For most of us the time taken to type out a speech is small compared with the time needed for preparation and planning. It’s small compared with the time needed for public speaking practice and rehearsal. But for Professor Stephen Hawking quite the reverse is true. Because a Stephen Hawking speech takes an age to type out.
Just prior to his recent speech at the Texas A&M University in College Station, Texas he noted how his one hour speech had taken him weeks to type out.
The professor suffers from amyotrophic lateral sclerosis, sometimes known as Lou Gehrig’s disease. Such is the nature of the disease that Professor Hawking’s mind continues to work at extraordinary levels whilst his body is nearly beyond his control. His typing speed is some five words a minute. Most of us can type at the rate of 60 or 70 words a minute. Typically we show people how to get ready for a conference speech. But for the Professor, this task has a whole lot of magnitude.
So this Stephen Hawking speech on the origins of the universe took some time to prepare. But his 2,500 strong audience at the Texas A&M University was impressed.
Astro-physics is not the easiest subject for an audience to comprehend. But the professor’s speech made things simple. Simple concepts, simple words and simple sentences.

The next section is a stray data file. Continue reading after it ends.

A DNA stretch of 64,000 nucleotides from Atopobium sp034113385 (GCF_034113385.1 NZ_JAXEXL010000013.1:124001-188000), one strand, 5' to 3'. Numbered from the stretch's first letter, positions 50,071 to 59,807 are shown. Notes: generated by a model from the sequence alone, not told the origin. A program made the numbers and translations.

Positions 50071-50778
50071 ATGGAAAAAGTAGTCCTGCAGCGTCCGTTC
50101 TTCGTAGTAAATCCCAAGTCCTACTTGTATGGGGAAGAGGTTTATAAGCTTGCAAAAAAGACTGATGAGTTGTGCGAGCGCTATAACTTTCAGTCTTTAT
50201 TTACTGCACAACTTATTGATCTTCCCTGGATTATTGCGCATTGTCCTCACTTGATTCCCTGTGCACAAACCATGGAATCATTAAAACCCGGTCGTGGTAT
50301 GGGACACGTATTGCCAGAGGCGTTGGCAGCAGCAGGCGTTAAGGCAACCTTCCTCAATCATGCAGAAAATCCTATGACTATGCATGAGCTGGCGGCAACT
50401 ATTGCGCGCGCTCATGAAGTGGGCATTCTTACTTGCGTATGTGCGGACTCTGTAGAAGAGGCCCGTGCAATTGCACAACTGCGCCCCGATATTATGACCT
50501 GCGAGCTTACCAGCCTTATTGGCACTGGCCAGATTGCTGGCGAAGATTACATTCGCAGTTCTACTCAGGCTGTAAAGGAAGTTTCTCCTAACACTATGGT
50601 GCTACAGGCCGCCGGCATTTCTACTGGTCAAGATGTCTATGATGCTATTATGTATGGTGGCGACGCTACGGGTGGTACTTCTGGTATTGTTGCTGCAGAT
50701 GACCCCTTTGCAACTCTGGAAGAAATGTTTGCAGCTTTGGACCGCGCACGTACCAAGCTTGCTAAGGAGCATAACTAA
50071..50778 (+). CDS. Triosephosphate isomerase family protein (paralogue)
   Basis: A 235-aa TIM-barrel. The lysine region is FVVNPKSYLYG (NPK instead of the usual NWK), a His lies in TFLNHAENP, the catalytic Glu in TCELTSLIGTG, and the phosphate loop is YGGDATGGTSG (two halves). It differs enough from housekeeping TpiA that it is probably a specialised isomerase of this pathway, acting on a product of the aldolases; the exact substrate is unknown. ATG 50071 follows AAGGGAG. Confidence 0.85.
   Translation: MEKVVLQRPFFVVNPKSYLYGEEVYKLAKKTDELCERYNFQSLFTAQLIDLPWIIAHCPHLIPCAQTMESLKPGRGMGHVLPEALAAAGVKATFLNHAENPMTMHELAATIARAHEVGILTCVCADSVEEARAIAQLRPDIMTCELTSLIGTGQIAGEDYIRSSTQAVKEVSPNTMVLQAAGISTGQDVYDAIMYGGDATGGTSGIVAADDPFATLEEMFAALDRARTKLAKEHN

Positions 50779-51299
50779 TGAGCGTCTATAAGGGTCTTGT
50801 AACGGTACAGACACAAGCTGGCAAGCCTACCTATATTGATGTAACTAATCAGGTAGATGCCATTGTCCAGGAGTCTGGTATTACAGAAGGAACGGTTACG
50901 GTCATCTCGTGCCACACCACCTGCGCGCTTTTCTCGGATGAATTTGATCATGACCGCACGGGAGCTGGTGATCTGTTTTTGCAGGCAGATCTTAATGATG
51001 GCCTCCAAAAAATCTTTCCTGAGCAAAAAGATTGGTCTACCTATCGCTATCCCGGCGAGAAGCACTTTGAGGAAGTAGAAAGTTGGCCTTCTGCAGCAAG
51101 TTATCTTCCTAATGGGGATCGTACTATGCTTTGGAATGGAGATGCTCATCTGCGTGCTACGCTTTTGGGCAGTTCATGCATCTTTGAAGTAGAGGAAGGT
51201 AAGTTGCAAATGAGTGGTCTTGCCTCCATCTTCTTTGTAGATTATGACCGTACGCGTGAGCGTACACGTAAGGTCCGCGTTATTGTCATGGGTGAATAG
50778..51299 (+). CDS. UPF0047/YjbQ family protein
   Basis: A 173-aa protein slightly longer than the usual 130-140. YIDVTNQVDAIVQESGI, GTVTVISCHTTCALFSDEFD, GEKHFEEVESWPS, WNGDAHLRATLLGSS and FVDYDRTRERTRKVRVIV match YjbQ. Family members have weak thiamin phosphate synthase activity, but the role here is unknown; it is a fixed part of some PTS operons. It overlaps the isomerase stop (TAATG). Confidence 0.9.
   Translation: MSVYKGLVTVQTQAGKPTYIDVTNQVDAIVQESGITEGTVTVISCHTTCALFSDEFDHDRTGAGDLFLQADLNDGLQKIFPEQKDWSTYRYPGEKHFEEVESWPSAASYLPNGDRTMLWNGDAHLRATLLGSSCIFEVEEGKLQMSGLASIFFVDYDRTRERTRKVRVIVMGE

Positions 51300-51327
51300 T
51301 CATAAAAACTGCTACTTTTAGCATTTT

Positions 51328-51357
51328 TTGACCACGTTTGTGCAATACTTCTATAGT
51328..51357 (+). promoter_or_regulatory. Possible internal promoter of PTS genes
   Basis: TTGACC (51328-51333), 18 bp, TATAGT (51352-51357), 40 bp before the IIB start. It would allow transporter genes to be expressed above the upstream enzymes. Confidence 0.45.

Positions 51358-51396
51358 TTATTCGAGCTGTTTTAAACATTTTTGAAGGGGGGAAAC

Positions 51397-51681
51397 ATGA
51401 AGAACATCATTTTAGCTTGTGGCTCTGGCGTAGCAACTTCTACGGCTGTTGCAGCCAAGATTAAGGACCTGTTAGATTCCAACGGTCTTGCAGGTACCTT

He used analogies. Thus, he explained time with our globe, planet Earth. So, he described the South Pole as the dawn of time and time advancing with increasing latitude.
He neatly pre-empted the obvious question with the line:
To ask what happened before the beginning of the universe would become a meaningless question because there is nothing south of the South Pole.
That makes some kind of sense, I guess.
He used an example of the bubbles in boiling water to explain the possibility of other universes out there…noting in his speech that most bubbles collapse very quickly and so do most universes. There’s a possibility of life out there, but only a possibility. Of course, we looked at this question in the Kepler presentation of 2010.
This was a well-received Stephen Hawking speech that quickly and succinctly got its point across.
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